21 June 2010
ByAppeared in BioNews 563
The study, published in the journal Nature, compared the genetic makeup of 923 individuals with common autoimmune disorders to a control group of 648 individuals without them. They found a genetic mutation that interferes with the sialic acid acetylesterase (SIAE) enzyme in 24 of the group with autoimmune disease, but only two of the control group.
SIAE regulates the activity of the immune system's antibody-producing B cells. If SIAE control of the B cells breaks down, they may attack the body's healthy cells by mistake.
The study senior author Dr Pillai explained that the gene variant accounts for only about two or three per cent of autoimmune disease cases, but added: 'we are actively investigating other genes in this pathway that may be defective in a larger percentage of patients'.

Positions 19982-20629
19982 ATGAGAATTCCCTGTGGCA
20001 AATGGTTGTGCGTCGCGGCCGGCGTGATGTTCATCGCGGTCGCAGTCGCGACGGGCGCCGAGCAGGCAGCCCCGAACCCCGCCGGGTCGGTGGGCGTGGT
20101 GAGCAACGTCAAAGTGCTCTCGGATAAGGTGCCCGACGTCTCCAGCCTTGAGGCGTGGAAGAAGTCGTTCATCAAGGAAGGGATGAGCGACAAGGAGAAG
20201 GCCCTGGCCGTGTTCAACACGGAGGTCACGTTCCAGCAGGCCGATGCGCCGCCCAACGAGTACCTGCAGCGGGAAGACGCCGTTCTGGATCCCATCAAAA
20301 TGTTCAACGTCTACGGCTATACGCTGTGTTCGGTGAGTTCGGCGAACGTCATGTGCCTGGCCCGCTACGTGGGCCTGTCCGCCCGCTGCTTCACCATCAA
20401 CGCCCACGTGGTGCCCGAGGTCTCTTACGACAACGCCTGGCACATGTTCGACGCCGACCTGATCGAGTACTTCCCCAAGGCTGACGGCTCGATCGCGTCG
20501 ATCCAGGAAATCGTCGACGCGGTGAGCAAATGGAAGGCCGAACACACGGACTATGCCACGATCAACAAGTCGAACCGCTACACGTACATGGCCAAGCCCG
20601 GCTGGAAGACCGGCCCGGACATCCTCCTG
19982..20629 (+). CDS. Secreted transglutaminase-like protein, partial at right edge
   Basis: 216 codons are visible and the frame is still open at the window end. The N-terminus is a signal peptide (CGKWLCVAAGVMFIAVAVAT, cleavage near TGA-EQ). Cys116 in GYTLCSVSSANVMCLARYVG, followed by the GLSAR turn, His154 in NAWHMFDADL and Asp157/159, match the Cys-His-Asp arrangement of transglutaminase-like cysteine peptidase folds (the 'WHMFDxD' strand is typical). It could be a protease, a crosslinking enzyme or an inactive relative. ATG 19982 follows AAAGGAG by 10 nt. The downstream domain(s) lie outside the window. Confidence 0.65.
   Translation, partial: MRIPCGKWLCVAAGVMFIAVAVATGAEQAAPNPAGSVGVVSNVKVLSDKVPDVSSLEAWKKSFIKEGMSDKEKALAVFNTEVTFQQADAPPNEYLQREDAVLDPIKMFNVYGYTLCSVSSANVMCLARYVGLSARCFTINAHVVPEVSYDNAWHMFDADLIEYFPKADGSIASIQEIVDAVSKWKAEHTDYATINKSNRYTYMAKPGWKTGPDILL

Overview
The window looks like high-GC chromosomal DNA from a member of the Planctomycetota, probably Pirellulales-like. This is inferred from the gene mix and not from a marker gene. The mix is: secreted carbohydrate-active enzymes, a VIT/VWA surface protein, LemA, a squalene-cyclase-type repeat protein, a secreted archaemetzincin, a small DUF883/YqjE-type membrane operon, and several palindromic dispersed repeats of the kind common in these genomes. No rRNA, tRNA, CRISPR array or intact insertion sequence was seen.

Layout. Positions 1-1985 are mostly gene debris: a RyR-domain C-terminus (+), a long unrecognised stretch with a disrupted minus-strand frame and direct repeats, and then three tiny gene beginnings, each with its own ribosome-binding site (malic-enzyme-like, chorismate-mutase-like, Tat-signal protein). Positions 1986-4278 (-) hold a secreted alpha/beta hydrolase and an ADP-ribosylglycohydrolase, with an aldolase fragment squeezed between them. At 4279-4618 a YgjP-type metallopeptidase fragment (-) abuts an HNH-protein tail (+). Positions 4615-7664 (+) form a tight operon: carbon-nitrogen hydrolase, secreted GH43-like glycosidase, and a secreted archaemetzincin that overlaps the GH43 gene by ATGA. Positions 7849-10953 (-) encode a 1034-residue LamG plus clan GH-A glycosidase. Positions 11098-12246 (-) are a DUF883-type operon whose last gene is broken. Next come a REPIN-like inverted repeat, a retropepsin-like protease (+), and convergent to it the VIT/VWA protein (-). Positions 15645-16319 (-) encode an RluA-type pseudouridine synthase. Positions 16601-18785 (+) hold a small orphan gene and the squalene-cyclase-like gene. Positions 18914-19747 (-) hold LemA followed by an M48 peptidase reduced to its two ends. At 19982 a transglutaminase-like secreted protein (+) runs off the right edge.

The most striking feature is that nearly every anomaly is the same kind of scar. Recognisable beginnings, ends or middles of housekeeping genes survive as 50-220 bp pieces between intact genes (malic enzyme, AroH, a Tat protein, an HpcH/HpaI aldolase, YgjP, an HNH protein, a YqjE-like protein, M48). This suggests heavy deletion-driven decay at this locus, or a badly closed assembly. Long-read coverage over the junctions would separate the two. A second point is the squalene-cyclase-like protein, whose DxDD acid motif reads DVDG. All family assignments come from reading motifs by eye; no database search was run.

Dr Pillai also noted there is further to go. Whether changes in the enzyme are all that is necessary to trigger autoimmune disease 'or if there are more things, we don't know,' Pillai said, adding: 'I suspect more things. I suspect it's not enough.'